How the Yankees Can Come out of the Winter Meetings as Surprise Winners

Danny KnoblerMLB Lead WriterDecember 7, 2015

New York Yankees general manager Brian Cashman, center, speaks to member of the media as he attends the baseball general managers' meetings, Wednesday, Nov. 11, 2015, in Boca Raton, Fla. The Yankees have traded infielder Jose Pirela to the San Diego Padres for right-hander Ronald Herrera in the first deal of the general managers' meetings. (AP Photo/Wilfredo Lee)
Wilfredo Lee/Associated Press

For years, the New York Yankees won the winter the traditional way.

They bought it.

The Yankees are different now, and if you didn't believe it when they wouldn't enter the bidding for David Price or Zack Greinke, perhaps you will when you hear (per Joel Sherman of the New York Post) that they never bid on Jeff Samardzija, either. Maybe they're saving all their money to sign Jason Heyward—but don't count on it.

No, if the Yankees are going to come out of this week as winter-meetings winners, they're going to do it the hard way. They're going to need to be more persistent and more creative.

They're going to need to convince the Cleveland Indians that they really should trade Carlos Carrasco in some form of deal for Brett Gardner, oreven bettertalk Oakland A's boss Billy Beane out of his pledge not to deal Sonny Gray.

"Sooner or later, he trades everybody," said one rival executive.

The Toronto Blue Jays got an MVP third baseman because Alex Anthopoulos kept asking and eventually gave Beane what he wanted. Could the Yankees get a potential Cy Young winner if Brian Cashman keeps asking? And if not Gray, what about Jose Fernandez of the Miami Marlins?

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Gray or Fernandez would make any team a winter-meetings winner, but what if it really is true that neither will be available this week? What if Cashman decides Shelby Miller isn't enough of a sure thing to trade his most prized prospects?

Enough of the questions. You came here for answers.

The Yankees didn't seem to like our last bit of advice, which was to take advantage of the unusually pitching-heavy top of the free-agent market. So this time, we'll try to keep things a little cheaper.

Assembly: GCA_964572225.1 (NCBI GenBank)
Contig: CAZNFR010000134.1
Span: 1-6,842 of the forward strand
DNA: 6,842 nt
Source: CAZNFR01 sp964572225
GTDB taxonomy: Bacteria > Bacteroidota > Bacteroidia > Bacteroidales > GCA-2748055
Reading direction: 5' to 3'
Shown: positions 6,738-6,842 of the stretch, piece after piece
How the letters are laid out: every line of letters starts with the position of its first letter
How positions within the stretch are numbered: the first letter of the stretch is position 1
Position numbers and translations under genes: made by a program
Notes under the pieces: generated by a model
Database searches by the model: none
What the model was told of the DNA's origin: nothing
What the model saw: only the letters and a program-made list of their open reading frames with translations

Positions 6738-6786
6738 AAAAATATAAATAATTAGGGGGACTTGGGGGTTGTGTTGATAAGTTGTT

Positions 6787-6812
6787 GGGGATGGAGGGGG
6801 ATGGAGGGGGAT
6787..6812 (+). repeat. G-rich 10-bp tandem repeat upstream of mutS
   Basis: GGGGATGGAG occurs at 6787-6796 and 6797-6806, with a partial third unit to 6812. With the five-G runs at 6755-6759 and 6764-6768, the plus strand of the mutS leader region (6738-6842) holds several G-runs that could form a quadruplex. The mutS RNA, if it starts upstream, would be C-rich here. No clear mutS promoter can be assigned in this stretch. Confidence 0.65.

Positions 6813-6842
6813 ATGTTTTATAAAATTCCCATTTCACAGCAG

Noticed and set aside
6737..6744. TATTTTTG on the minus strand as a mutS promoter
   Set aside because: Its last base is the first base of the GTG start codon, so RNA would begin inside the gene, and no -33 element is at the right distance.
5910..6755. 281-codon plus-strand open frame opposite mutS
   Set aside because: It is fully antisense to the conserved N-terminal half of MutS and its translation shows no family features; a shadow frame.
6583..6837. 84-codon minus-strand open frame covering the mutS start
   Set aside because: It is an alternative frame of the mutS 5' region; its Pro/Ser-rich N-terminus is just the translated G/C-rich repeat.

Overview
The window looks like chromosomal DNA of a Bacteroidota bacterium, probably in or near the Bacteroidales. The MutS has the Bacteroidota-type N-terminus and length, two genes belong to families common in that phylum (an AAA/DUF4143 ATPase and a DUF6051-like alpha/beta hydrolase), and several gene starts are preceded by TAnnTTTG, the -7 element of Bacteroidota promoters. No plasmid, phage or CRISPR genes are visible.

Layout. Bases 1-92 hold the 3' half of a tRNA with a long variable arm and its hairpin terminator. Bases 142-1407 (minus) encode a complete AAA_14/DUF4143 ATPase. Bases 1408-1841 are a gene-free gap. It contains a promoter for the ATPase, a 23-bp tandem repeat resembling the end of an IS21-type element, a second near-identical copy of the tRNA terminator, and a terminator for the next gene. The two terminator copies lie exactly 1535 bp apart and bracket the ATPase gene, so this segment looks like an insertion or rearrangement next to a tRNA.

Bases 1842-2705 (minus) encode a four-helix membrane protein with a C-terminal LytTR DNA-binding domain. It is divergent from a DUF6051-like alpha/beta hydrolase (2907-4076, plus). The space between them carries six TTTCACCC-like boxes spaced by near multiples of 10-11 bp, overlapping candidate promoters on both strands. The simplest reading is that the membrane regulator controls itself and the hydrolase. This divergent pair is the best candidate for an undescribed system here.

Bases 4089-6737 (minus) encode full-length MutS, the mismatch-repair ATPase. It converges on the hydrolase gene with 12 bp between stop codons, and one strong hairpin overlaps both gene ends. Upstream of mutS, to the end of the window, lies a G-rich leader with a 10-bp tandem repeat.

After all, talk is cheap, right? The suggestion here is for Cashman to do plenty of talking.

Is Sonny Gray available? "Sooner or later, [Billy Beane] trades everyone," said one rival exec.
Is Sonny Gray available? "Sooner or later, [Billy Beane] trades everyone," said one rival exec.Ben Margot/Associated Press

Talk to the A's about Gray, and even if Beane is serious about not moving him now, lay the groundwork for whenever he eventually does move him. Do the same with the Marlins about Fernandez.

Revive the efforts to deal Gardner. Cashman told George A. King III of the Post that it's now more likely he keeps Gardner and closer Andrew Miller, perhaps because there's more of a glut on the outfield and reliever markets than there was a month ago. But Gardner's defensive skills and his ability to play center field should still make him valuable, particularly if the Yankees pay down some of the $38 million remaining on his contract.

The Indians are a natural fit, because they have pitchers the Yankees could use (Carrasco or Danny Salazar) and because with Michael Brantley hurt, they could use an outfielder. But as Nick Cafardo pointed out in Sunday's Boston Globe, the Los Angeles Angels could really use a left-handed hitting outfielder. New Angels general manager Billy Eppler was Cashman's assistant in New York (and seems to love players who excel on defense).

The Yankees could also trade Ivan Nova, especially if they acquire a starting pitcher elsewhere. They could still trade Miller, perhaps to the Houston Astros since they have reportedly lost out on Aroldis Chapman (the Yankees and Astros have talked, according to league sources).

Brett Gardner's defensive skills could make him attractive on the trade market.
Brett Gardner's defensive skills could make him attractive on the trade market.Kathy Willens/Associated Press/Associated Press

If he does trade Miller—and even if he doesn't—Cashman will need to add relief pitchers. The Yankees went heavy on bullpen arms last winter, trading for Justin Wilson and Chasen Shreve, but by the end of the season, manager Joe Girardi barely seemed to trust anyone but Miller and Dellin Betances.

Adding bullpen help doesn't even need to be expensive. The Kansas City Royals signed Ryan Madson to a minor league contract last winter, and he pitched so well that he just agreed to a $22 million deal with the A's (according to Jerry Crasnick of ESPN.com).

You might have noticed that every suggestion so far has involved pitching. The Yankees do have one open spot in their lineup, at second base. They might be able to reacquire Martin Prado, whom they dealt to the Marlins last winter for Nathan Eovaldi, or sign free agent Howie Kendrick, who has a .342 career batting average against them.

A recent report by Fox Sports' Jon Morosi also links the Yankees to former All-Star Asdrubal Cabrera, though he cites budget concerns as a potential roadblock.

That probably wouldn't be enough to make the Yankees a winter meetings winner, though. Maybe none of this would be enoughunless the Yankees could somehow come away with Sonny Gray or Jose Fernandez.

Keep talking.

Danny Knobler covers Major League Baseball as a national columnist for Bleacher Report.

Follow Danny on Twitter and talk baseball.

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